The essays and interviews can be perused like the strands in knitting. They may seem complex at first, but it is worth taking time with them and tracing the weaves of the threads. There are moments that are wonderful: for example, G. D. Barche’s essay “’Phoenix’ and ‘Icarus’ Reworked in the Erotic Poetry of R. K. Singh,” where the critic states,

Thus R. K. Singh’s treatment of sex is unique. Generally poets have looked upon sex either as ‘phoenix’, i.e. life rejuvenating, or as ‘Icarus’, i.e. life depleting. But the poet here has presented it as a catalytic process, operating simultaneously as rejuvenator and desiccator. He has used myths, images and symbols in the most refreshing manner in order to project sex in its contrasting operations (39)

When Shelley described poets as “the unacknowledged legislators of the world,” it is not too fanciful to imagine he had someone like Professor R. K. Singh in mind. Singh has been praised not only for the “lyrical beauty” of his work, but also for its “eroticism.” For three decades of his life his writing has provided rare shafts of illumination into the complexities of Indian life and culture, and his intelligence and humanity have seen his work published throughout the world.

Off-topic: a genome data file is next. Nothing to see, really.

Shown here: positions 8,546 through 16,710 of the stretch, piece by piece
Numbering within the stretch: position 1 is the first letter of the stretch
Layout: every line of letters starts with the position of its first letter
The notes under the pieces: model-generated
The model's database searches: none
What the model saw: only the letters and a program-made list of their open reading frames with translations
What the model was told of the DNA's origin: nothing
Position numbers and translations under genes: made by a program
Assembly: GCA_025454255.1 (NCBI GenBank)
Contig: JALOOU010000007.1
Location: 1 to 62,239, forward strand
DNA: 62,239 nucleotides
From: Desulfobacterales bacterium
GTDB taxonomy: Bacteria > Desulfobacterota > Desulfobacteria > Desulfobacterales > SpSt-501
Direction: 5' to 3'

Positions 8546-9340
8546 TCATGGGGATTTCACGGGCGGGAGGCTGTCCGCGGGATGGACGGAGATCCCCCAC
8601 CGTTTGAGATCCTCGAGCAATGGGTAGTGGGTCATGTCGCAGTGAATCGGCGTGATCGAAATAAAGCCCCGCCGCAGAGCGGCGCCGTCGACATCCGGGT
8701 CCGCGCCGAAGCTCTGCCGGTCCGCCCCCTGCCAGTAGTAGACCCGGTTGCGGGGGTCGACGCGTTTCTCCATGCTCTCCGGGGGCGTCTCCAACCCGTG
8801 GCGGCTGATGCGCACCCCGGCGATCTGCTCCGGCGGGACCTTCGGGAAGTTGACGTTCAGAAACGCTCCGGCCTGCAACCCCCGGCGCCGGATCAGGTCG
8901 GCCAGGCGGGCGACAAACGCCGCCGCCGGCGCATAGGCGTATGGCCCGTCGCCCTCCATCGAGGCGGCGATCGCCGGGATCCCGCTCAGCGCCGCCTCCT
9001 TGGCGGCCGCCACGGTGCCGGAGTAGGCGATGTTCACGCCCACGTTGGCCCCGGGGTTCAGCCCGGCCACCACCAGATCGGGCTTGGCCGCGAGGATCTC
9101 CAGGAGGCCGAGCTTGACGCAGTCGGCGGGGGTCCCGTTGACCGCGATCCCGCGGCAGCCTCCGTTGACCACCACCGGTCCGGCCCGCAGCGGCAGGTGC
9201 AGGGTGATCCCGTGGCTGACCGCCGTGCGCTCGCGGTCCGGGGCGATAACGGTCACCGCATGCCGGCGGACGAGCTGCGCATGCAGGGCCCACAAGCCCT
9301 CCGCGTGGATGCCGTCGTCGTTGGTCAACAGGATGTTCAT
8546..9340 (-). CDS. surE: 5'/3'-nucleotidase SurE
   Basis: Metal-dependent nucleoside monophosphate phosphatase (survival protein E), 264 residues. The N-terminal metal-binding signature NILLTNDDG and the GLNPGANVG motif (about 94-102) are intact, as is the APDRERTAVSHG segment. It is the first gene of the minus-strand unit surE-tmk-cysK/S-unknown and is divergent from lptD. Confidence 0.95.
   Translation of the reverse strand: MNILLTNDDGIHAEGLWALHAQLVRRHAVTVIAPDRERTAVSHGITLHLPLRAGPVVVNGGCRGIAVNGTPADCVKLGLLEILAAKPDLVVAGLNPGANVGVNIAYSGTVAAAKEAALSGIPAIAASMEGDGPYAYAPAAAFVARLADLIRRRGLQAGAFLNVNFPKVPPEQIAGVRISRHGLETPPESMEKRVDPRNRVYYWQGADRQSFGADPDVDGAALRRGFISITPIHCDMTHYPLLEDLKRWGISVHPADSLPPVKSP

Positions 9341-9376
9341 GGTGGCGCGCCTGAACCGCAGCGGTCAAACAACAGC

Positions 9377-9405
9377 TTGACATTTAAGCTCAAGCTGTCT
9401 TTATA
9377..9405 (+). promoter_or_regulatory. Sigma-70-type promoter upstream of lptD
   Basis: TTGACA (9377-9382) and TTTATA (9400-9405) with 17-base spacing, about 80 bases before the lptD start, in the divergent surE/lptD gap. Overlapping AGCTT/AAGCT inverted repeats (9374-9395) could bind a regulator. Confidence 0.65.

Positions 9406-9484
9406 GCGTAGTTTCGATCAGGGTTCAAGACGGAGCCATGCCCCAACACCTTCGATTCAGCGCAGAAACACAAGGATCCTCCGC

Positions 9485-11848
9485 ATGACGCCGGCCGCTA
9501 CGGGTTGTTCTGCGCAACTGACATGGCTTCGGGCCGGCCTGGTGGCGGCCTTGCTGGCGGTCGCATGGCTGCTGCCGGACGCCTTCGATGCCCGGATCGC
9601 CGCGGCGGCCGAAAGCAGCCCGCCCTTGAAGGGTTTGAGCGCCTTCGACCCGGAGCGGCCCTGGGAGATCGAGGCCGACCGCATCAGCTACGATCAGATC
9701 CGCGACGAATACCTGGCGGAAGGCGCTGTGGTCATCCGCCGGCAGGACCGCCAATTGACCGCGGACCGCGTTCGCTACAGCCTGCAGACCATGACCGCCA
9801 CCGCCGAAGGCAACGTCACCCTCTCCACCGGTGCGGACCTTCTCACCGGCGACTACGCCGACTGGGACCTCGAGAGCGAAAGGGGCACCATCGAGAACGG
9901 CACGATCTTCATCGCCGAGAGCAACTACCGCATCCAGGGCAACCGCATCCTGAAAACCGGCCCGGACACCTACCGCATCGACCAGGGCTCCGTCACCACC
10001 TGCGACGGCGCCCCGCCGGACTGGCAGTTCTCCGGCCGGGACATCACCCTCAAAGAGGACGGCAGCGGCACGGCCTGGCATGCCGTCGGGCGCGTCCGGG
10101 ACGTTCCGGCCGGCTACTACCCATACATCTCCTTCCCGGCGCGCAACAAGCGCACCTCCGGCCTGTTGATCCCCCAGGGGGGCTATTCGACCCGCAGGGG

It seems that while Shelley’s line may be applicable to Singh – he is indeed acknowledged “as a legislator” in some quarters – there is no getting away from the fact that the one thing Singh has never lacked is acknowledgement. His life can be seen as a pageant of recognition as the articles, reviews, interviews and literary comments gathered between two covers by Sharma, can attest.

Singh is part of a set of Indian poets who have had their work widely published and acknowledged and many of their articles about his work appear in this volume: poets, academics and editors such as D. C. Chambial, I. K. Sharma, R. A. Singh, K. D. Singh, K. Srinivas, I. H. Rizvi, and many more. Alongside these Indian poets are writers from other countries: L. Glazier, M. P. Hogan, R. W. Schuler, A. Davis and Uncle River, among others.